State insurance commissioners typically bear most of the responsibility for enforcing health insurance consumer protections. In theory, that will remain the case after broad new consumer protections included in the Affordable Care Act (ACA) go into effect. States are expected to be the first-line of enforcement, and the federal Department of Health and Human Services (HHS) will step in if it finds states are not doing the job. So far, few state legislatures have enacted laws changing health insurance market rules to conform with the ACA’s dramatically new policies for health insurance sales, coverage, benefits, and premiums. And only one state has passed laws or issued regulations to sync up state-level requirements with Obamacare.
Overview of ACA Consumer Protections
The ACA consumer protections apply not only to Qualified Health Plans (QHP) on the Health Insurance Exchanges (HIX), but to all health insurers. The protections are intended to promote access to care, quality, and cost containment.
The most significant of the new rules are:
- Ban on denying coverage because of pre-existing conditions
- Requirement to insure anyone who applies for health coverage
- Elimination of pre-coverage waiting periods of more than 90 days
- Limits on the premiums health plans may charge: must charge same premiums for healthy and unhealthy individuals, must charge men and women the same, cannot charge older adults more than three times the amount of a young person’s premium, cannot charge tobacco users more than 1.5 times the premium rate of non-users
- Coverage of the Essential Health Benefits (EHB), a list of federally mandated services composed of 10 types of services such as prescription drugs, hospital services, preventive or wellness services, and chronic disease management
- Actuarial value requirements, which forces health insurance policies to cover at least 60 percent of health costs and spending
- Limits the amount of out-of-pocket costs a consumer must pay, such as deductibles and copayments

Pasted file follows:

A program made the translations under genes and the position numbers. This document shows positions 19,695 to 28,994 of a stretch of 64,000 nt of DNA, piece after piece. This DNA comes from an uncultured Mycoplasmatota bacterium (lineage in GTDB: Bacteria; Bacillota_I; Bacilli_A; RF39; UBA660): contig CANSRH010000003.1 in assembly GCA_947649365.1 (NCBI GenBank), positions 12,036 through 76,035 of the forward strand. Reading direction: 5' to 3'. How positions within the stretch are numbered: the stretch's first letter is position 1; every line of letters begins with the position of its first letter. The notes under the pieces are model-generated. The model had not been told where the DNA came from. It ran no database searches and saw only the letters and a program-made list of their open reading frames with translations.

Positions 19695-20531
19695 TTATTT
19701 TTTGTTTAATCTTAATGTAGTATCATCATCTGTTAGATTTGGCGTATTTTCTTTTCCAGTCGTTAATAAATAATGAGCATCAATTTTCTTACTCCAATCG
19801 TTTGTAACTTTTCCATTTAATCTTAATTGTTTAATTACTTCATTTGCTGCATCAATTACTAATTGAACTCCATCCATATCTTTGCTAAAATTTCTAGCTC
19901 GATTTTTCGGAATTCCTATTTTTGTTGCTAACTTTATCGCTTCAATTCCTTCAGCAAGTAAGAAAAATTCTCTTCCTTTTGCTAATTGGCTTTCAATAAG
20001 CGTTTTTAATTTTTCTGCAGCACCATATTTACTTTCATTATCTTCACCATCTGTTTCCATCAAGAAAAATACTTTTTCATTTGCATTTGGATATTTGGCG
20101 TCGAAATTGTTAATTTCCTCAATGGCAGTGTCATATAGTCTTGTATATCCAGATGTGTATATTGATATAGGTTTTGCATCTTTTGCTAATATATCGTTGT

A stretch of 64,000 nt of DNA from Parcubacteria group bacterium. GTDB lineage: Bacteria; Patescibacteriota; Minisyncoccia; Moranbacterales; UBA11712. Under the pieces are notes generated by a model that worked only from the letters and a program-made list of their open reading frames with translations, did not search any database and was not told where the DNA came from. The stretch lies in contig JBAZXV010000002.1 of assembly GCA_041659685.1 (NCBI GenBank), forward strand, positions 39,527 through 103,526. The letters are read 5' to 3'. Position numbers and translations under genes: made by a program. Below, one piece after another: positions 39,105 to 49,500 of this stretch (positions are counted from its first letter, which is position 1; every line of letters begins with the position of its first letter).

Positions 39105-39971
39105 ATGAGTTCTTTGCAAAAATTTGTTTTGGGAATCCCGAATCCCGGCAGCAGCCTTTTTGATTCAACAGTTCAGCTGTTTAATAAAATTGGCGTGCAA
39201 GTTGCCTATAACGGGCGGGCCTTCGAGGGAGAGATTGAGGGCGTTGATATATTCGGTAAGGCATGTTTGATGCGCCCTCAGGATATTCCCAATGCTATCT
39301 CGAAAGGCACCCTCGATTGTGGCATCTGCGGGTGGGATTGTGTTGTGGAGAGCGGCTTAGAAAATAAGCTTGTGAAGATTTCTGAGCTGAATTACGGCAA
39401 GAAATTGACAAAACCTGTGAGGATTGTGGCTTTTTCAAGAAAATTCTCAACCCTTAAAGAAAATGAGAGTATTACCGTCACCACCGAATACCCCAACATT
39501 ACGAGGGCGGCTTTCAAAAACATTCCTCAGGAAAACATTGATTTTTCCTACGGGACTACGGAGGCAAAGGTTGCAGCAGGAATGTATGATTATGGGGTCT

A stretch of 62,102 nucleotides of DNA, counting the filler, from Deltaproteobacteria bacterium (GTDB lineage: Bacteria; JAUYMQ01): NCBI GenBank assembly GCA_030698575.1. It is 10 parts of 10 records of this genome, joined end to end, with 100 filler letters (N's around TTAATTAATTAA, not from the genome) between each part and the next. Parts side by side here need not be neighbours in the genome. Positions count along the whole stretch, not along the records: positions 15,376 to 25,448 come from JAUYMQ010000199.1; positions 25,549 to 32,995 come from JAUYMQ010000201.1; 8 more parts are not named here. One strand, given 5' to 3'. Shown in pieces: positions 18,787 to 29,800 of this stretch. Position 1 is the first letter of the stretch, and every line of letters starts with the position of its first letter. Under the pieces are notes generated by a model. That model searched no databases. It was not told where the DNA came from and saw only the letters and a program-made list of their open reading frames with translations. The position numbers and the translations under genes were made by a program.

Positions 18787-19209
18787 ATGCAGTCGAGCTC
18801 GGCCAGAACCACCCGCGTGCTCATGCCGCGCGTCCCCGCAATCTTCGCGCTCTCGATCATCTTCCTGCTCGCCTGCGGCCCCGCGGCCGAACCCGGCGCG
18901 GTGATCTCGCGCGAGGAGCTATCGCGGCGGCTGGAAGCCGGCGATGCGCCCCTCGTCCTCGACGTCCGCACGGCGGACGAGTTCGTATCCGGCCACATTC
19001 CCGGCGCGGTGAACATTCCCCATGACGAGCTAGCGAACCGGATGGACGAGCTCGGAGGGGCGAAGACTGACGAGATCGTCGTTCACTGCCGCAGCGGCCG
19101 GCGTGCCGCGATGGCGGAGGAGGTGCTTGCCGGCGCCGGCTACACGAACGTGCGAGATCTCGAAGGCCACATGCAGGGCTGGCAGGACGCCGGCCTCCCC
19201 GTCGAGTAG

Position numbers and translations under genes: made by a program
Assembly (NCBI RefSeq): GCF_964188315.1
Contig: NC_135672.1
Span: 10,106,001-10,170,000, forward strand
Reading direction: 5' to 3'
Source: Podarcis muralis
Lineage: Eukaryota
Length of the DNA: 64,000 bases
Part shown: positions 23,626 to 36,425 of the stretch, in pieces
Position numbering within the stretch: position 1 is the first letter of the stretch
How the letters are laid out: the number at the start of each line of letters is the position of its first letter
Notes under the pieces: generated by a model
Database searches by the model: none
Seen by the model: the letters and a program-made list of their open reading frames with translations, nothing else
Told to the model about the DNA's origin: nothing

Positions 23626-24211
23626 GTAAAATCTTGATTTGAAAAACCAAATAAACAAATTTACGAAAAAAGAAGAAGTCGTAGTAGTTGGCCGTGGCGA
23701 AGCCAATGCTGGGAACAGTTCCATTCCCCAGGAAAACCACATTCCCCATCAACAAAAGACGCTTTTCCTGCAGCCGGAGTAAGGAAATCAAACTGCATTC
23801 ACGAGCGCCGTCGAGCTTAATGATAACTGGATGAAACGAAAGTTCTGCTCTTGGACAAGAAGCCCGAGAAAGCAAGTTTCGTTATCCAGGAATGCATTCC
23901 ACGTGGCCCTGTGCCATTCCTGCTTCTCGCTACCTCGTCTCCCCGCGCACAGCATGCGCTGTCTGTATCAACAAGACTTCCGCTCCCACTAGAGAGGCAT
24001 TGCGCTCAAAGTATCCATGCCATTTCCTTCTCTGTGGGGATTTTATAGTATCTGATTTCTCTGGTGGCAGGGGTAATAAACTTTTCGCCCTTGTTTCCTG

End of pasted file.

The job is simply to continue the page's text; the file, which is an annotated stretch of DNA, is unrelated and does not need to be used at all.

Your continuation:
Few States Have Laws to Enforce ACA Consumer Protections
The Commonwealth Fund recently surveyed states to learn which had enough legal authority to enforce the major health reform consumer protections, listed above. Most state legislatures have not yet given regulators explicit authority to enforce the new ACA-based rules. As a result, it is unclear whether or how states will address consumer complaints or correct health plans that do not follow the ACA rules.
The recent brief found:
- Only one state, Connecticut, has either passed laws or issued regulations to cover all of the major ACA consumer protections
- 10 other states and the District of Columbia have taken action to cover at least one consumer protection, in some cases because existing law already addressed certain health reform requirements
- The most common issues for states to act upon were Essential Health Benefits and actuarial value
- 39 states have not taken steps to ensure state laws allow regulators to enforce ACA provisions
The report also comes with a neat interactive feature to explore the findings, see here.
Several states, the brief notes, are in the middle of working on enforcement legislation. Some of them might have delayed action until after the Supreme Court’s decision in NFIB v. Sebelius, which upheld most of the health reform law but gave states a choice of whether to expand Medicaid. Other states might have wanted to wait to see whether President Barack Obama would be reelected.
CMS Draft Regulations on Consumer Protections
The Centers for Medicare and Medicaid Services (CMS) is taking the lead in drafting most of the ACA regulations. In late 2012, CMS issued draft regulations related to essential health benefits and actuarial value, insurance market reforms, and wellness programs.
The federal Office of Personnel Management (OPM) also released draft rules for the Multi-State Plan Program (MSPP), which covers health plans offered on Health Insurance Exchanges in more than one state.